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There are also several helpful indexes provided: objects, patterns, English manufacturers, Japanese items, American manufacturers, and origins other than England, Japan, and the United States. Very complete book of British Potteries and their marks. Gaston makes identification easy, separating not only pattern variations but Willow produced in other colors. The Handbook of British Pottery & Porcelain Marks, by Geoffrey A. Addition: The cheese cradle made to hold a cheese wheel is pearlware, c. Correction: The covered square dish is earthenware. No attempt was made to correct information given if there is no willow illustrated for that company. A special feature of the book is a reprint of Charles Dickens’ 1852 magazine article on a visit to a pottery and his opinion of the Willow Pattern. There is no index, so it is sometimes difficult to find specific pieces. Collecting Blue Willow (Identification & Value Guide) by M. It would be good for readers to take Missy’s advice and consult Geoffrey Godden’s Encyclopedia of British Pottery and Porcelain Marks if they are interested in more information about marks on English willow and Lois Lehner’s comprehensive book for American marks information. Dating Blue Willow and collecting Blue Willow are discussed, and all known marks are illustrated. Almost half of the book is devoted to lists such as Patterns by potters, as well as Appendices B1-B15. Additions and Corrections to Willow Ware, Ceramics in the Chinese Tradition: p. If you own the book and want a corrected copy, a list of additions and corrections can be found at the end of this list of books for willow collectors. Chapters with interesting titles include the thesis that the willow pattern was created from the events and ideas of its age as well as a dozen or more elements of the pattern traced back through English and Chinese history; many forms of the “legend” including critics and supporters of the pattern; relationship between willow and Two Temples or Broseley pattern. The book is organized into an Introduction and chapters titled: Plates (divided into countries, variants and glass), Serving Pieces, Coffee & Tea, Pitchers & Jugs, Condiment Sets, Bed, Bath & More and Miscellany. For instance, we only need to see one example of Bourne and Leigh’s Royal Arms mark. A history of the Blue Willow pattern begins the book with descriptions of the many border and center patterns of this china. Encyclopedia of Marks (on American, English and European Earthenware, Ironstone, and Stoneware 1780-1980) by Arnold and Dorothy Kowalsky, pub. Many marks not found in Godden although Godden’s numbers are given on the marks that are also there. Marks on Pottery, Porcelain & Clay by Lois Lehner, pub. Includes Definitions, Companies listed by location, Miscellaneous lists of various types of manufacturers, Railroad letters symbols, electrical porcelain insulator markings, large Bibliography and Index.

1) Contrary to the opinion of many collectors and researchers, Copeland set out to document that Josiah Spode I is responsible for the evolution of the standard willow pattern. Correction: The captions for the right-hand plates are reversed. Blue traditional pattern is considered a variant if it appears on a paper item, metal, glass or ceramic tile. 54 different potteries, 14 glass companies and tin, plastic and linen producers with brief history, marks and willow pictured. Sections on pattern definitions, and methods of decoration as well as border treatments. by General Store Publishing House, Ontario, Canada, 1997. Quintner explores Chinese history relating to the rise and fall of ceramic art as well as the trade routes between China and the rest of the world presenting the possibility that the Chinese copied English patterns as often as English copied the Chinese. She also solicited pictures from willow collectors all over the country in order that the book would be representative of the willow that is being collected. Addition: The Chinese export round dish is hard paste porcelain. Willow Pattern China Collectors Guide Third edition by Veryl M. Bockol considers any color other than blue a variant even if it is the traditional pattern. (Solving the Mystery of our 200-year Love Affair with the Willow Pattern) by David Richard Quintner, pub. This intriguing book is not an identification guide although there are 6 color pages and many photos and drawings of willow in its multitude of forms. This book is the result of a life-long love and interest in collecting willow pattern by Missy Harman and her family, reflected by the many photos of family-owned pieces. The book also includes a Glossary of Terms, Shape Index and a schedule of different pattern names for Willow patterns used by the manufacturers and/or researchers as well as a comprehensive Bibliography. International Willow Collector’s Convention Catalog 2006 to Present. The major part of the book is the catalog of over 400 manufacturers with marks, photos, reprints of ads from “The Pottery Gazette”, brief histories and type of willow made. Photos by Scot Rogers; Text: Connie Rogers; Layout & Design: Jeff Siptak; Coordination: Nancee Rogers.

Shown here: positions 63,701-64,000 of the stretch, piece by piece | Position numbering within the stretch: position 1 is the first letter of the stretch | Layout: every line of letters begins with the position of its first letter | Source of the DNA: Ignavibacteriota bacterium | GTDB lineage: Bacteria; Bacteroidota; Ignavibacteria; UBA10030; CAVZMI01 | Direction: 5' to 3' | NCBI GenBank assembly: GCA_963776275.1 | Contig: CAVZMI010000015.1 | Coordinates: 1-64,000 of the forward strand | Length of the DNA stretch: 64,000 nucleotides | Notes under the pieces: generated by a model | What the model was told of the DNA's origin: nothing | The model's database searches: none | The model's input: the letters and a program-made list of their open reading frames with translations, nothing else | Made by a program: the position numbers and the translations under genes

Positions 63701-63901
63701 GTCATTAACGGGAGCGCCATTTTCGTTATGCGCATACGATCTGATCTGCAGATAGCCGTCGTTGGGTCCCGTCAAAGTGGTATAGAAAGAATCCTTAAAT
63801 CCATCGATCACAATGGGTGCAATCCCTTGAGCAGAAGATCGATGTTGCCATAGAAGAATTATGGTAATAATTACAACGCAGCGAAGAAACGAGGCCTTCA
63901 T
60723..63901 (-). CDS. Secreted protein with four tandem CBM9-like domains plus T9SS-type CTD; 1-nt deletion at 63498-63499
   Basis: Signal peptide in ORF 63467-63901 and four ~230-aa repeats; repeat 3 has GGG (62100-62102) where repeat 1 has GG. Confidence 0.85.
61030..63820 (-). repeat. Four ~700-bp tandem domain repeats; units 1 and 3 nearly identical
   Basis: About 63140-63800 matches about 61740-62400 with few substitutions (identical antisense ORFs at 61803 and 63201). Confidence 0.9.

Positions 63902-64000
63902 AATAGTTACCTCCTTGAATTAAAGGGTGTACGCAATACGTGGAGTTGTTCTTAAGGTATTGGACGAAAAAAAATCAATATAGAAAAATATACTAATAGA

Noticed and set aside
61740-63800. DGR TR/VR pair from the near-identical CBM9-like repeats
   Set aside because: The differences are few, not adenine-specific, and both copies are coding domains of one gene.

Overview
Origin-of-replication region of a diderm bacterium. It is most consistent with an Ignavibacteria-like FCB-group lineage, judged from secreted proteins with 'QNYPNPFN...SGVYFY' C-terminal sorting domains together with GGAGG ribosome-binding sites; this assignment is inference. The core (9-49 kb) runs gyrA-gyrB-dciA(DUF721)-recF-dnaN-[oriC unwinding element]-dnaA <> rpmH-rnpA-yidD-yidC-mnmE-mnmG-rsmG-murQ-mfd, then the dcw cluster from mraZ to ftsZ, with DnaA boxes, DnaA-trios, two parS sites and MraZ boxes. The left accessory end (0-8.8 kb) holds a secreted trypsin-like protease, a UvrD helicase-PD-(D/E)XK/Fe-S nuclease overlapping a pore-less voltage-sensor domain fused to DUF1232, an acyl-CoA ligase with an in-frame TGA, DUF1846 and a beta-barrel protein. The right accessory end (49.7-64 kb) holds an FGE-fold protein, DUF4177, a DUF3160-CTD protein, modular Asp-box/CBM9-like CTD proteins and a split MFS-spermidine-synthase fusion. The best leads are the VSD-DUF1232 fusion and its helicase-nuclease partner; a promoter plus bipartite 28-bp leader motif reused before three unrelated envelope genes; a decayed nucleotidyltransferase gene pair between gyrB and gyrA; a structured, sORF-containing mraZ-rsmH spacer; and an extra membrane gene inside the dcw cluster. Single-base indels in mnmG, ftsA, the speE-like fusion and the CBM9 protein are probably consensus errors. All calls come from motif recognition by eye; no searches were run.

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Expanded version of The First Book…arranged according to country. There is much useful information here but also a large number of errors. (An Identification Guide) by Connie Rogers, self-published, 1995. Quintner is a fascinating writer who keeps you engrossed, quickly turning pages to follow the lead of his lively imagination. Linbeck continues the definitions for willow variants used in Gaston’s 2nd Revised Blue Willow. Unfortunately, much of the text presented under “Willow Patterns” and “Assessing the Age of Willow Ware” is confusing and full of incorrect information. The marks section is strange in that it has up to 5 different versions of the same mark. Contains Pictorial Glossary, information on marks of manufacturers most commonly found; comprehensive list of potters’ initial marks; Registered designs 1839-1883 and registration numbers 1884-1999; list of collector clubs, selected bibliography and index. The most complete reference you will find on the subject. The most complete reference you will find on the subject.